When I was home for the holidays this past December, I spent a lot of time thinking about the things I want to accomplish in 2016. This year, I’m turning 25, and I feel like it’s a good time to close the door on the “I’m a recent graduate just trying to figure it out” attitude. Truth be told, I am not a recent graduate. I was done with college at 21 and I’ve held jobs at three very different companies since then. I’m at the point now where I know who my friends are post-college, I know what my hobbies are, and I know how I like to spend my time. I couldn’t say a lot of those things a few years ago, and I am genuinely happy to leave my early twenties behind.
I spent the majority of 2015 thinking about what I would like for my future, but I didn’t do much beyond thinking. Turns out, it’s REALLY scary to start putting momentum behind your plans. What if you fail? What if you’re not very good at it? What if it’s a mistake? What if you lose money? What if you change your mind? What if you don’t know what the hell you’re doing? There are so many reasons to hit pause on the things you want to do, and it’s not exactly a walk in the park once you decide to hit play, either. But I’ve come to discover that it’s a hell of a lot less stressful to start than it is to sit around and watch other people do the things you want to be doing.
So what do I want to do that’s so terrifying for me? A lot of things. I wanted to launch this blog for 2 years, but I was intimidated by WordPress and HTML and DSLR cameras and successful bloggers. I want to learn how to do a handstand in yoga. I want to own my own fitness studio and learn how to make wedding cakes. I want to own as many pairs of crazy leggings as my apartment can hold. Down the road, I’d like to write young adult novels and be the basketball/baseball/football mom who brings cookies to every game. Where to begin?
Step one was dedicating January to getting this blog off the ground. If you’re reading this, step one is complete! Step two involved doing a ton of research and then pulling the trigger before I could wimp out: I signed up for the American Council on Exercise’s (ACE) Group Fitness Instructor program to become a certified fitness professional. I auditioned to be an instructor at Flywheel (my favorite spin studio!) over a year ago, and while I didn’t get the job, I learned that I loved being on that podium and that this was something I really wanted to do. I realized I couldn’t rely on my high school sports background or current workout regimen to prove to people that I was qualified to instruct others. I had no idea that ACE or the other fitness cert companies (NASM, ACSM, etc) offered group instructor certification. I assumed you could only be certified as a personal trainer, which is something I have zero interest in doing at this time. I also didn’t realize that this certification was something you could do on your own time, a major perk.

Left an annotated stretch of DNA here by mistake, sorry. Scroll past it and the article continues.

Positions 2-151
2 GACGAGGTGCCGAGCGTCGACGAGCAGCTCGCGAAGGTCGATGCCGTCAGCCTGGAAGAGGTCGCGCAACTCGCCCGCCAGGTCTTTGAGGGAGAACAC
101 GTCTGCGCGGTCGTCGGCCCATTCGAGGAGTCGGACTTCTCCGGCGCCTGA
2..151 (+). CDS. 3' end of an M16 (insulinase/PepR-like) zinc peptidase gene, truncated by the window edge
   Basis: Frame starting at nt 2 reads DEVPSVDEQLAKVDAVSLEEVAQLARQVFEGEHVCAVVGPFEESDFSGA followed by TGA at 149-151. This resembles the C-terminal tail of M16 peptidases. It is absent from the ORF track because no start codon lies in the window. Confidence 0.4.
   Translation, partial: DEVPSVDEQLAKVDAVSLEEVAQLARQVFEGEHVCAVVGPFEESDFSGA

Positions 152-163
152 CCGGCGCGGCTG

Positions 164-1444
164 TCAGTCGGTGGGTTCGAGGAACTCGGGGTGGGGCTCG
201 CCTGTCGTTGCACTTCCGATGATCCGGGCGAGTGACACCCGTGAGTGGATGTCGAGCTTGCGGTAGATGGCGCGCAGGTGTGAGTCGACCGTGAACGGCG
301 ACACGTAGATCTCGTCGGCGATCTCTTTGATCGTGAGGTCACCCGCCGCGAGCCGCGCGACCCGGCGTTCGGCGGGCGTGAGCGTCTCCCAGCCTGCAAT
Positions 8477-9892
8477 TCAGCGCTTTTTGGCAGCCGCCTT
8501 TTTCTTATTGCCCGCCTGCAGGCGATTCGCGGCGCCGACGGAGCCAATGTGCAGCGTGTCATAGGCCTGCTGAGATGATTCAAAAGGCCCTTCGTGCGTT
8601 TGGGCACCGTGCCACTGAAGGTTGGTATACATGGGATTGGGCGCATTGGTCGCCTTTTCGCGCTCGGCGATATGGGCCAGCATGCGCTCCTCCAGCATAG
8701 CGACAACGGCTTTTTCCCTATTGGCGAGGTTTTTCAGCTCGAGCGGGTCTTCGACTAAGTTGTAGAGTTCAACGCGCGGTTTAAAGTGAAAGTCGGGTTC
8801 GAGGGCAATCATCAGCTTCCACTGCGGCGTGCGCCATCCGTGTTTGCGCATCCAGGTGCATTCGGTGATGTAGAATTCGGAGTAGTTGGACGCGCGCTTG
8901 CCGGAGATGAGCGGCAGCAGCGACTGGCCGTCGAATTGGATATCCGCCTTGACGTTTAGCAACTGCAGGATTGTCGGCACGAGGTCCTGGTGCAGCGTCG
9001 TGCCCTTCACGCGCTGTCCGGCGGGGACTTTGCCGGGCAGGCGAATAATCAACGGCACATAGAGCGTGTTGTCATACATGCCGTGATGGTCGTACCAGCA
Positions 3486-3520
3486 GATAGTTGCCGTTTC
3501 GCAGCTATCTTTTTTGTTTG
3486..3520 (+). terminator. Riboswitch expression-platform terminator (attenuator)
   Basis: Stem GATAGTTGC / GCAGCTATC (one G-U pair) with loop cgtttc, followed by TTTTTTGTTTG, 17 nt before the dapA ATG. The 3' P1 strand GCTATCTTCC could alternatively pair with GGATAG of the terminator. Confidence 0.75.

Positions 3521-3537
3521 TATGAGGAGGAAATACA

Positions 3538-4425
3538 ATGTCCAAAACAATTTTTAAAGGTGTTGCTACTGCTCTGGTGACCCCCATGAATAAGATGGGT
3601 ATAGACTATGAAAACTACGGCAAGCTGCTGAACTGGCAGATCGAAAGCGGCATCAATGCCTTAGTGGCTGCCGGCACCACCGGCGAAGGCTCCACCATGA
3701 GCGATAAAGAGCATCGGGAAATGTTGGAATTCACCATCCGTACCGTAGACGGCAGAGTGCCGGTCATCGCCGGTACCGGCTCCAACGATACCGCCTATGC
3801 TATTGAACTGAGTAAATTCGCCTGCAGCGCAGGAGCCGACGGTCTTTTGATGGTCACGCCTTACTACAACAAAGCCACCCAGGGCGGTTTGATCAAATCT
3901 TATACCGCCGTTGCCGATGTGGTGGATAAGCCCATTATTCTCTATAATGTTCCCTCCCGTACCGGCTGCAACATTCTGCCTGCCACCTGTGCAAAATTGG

As I write this, I’m on week 4 of a 12-week study program with ACE. I won’t lie, it’s a very overwhelming process. My textbooks look innocent enough, but each chapter is jam packed with information that all seems to be essential knowledge. As tough as it is to find time to read and study each week, I love what I’m learning. It’s pretty fun to go to yoga and think about which muscle groups are being worked in each pose, and I had a lightbulb go off when I was having a hard time doing a plyometric circuit at the gym last week. I had to get my CPR certification, and I thought it was going to be such a lame way to spend an afternoon, but it was so interesting! I guess what I’m trying to say is that I’m a huge nerd.
Normally I’m not the kind of person who gets excited by the new year, but I have a great feeling about 2016. So many of my friends are embarking on awesome journeys that have nothing to do with their full-time jobs. It’s inspiring to be surrounded by people who are embracing their passions and who are motivated by something other than financial reward. My friend Lauren signed up for yoga teacher training; Joy and Justin are re-launching their blog this month and creating a podcast to go along with it; Alison is hard at work volunteering with YoungLife and changing the lives of some lucky young women in our community.
Millennials get a bad rep for having too high of expectations, too much a sense of entitlement, and too ambitious dreams. We’re a generation that was told we can do anything we want with our lives, so we’re making our own rules. Maybe that does make some of us arrogant brats, but I’m proud to belong to a generation of people who are shameless about going after the kind of life they want to lead. Here’s to you, 2016!
What are you most looking forward to this year?